Occasions on which the Union Flag is to be flown at Half Mast
1. On the announcement of the death of the Sovereign.
2. The funeral of a member of the Royal Family (Subject to special commands from Her Majesty, in each case).
3. The funeral of a foreign Ruler (Subject to special commands from Her Majesty, in each case).
4. The funeral of the Prime Minister or an ex-Prime Minister of the United Kingdom (Subject to special commands from Her Majesty, in each case).
Half Mast means the flag is flown two-thirds of the way up the flagpole, with at least the height of the flag between the top of the flag and the top of the flagpole. If another flag is to be flown whilst the Union Flag is at Half Mast, they should both be flown at Half Mast, or the second flag shouldn't be flown at all.
Flags of a foreign nation should not be flown at Half Mast unless that country is observing a period of mourning.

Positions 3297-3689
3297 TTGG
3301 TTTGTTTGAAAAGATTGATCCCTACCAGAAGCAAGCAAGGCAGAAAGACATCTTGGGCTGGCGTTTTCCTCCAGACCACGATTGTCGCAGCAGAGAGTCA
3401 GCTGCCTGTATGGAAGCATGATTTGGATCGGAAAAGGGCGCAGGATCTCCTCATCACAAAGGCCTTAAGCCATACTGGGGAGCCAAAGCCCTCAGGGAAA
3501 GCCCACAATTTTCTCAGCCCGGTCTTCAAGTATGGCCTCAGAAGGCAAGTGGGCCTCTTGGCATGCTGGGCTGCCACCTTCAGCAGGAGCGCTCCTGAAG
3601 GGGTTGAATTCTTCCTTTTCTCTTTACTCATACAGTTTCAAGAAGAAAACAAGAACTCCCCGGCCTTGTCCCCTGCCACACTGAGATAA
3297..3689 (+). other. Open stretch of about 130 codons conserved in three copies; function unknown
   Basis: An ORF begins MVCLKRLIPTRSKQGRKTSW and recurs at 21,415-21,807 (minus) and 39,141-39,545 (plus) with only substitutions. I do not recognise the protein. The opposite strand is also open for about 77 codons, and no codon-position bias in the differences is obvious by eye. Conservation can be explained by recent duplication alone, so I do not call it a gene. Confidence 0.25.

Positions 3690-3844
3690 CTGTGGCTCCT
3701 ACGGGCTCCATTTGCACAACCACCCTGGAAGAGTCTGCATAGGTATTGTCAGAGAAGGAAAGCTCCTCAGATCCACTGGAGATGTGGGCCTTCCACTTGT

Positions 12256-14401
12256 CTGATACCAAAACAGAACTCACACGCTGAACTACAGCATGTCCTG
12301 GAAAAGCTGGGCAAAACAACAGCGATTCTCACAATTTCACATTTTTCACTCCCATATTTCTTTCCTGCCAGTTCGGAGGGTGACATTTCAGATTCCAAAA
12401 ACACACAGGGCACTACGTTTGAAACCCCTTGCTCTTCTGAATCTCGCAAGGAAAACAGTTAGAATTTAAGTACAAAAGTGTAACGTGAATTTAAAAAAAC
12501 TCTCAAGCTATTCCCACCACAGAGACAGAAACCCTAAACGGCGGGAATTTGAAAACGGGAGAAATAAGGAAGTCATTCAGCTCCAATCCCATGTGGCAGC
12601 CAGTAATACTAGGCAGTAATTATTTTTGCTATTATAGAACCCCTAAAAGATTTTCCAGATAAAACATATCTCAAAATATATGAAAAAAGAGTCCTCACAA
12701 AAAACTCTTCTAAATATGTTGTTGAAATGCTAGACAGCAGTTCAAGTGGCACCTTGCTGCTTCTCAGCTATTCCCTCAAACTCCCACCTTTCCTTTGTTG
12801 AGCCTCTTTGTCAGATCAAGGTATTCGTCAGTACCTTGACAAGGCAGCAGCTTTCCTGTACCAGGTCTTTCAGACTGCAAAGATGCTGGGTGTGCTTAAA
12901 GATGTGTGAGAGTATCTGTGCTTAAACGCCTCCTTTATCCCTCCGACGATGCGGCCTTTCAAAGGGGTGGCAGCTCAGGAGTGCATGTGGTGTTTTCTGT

Rules for days when flying the Union Flag at Full Mast, coincide with days for flying the flag at Half Mast
On such days, the Union Flag should be flown at Full Mast:
1. Even though a member of the Royal Family, or a near relative of the Royal Family maybe lying dead, unless a special command is received from Her Majesty to fly the flag at Half Mast.
2. Even though it may be the day of the funeral of a foreign Ruler.
If the body of a very distinguished subject is lying at a Government Building, the Union Flag may fly at Half Mast on that building until the body has left and then the flag should be hoisted to Full Mast as normal.
Frequently Asked Questions
The questions are general and do not necessarily relate to Government Buildings.
1. What time of the day should the Union Flag be flown on a Government Building ?
2. What is the superior position ?
3. Which way round should the Union Flag be flown ?
4. Do I need planning permission to erect a flagpole ?
5. Do I need permission to fly the Union Flag ?
6. Do I need permission to fly the European Union Flag ?
7. Do I need permission to fly a foreign nation's flag ?
8. What defines a Government Building ?
What time of day should the Union Flag be flown on a Government Building ?
The Flag should be flown on Government Buildings from 8am until sunset.
What is the Superior Position ?
The Union Flag must always be flown in a superior position which is:
(a) The highest flagpole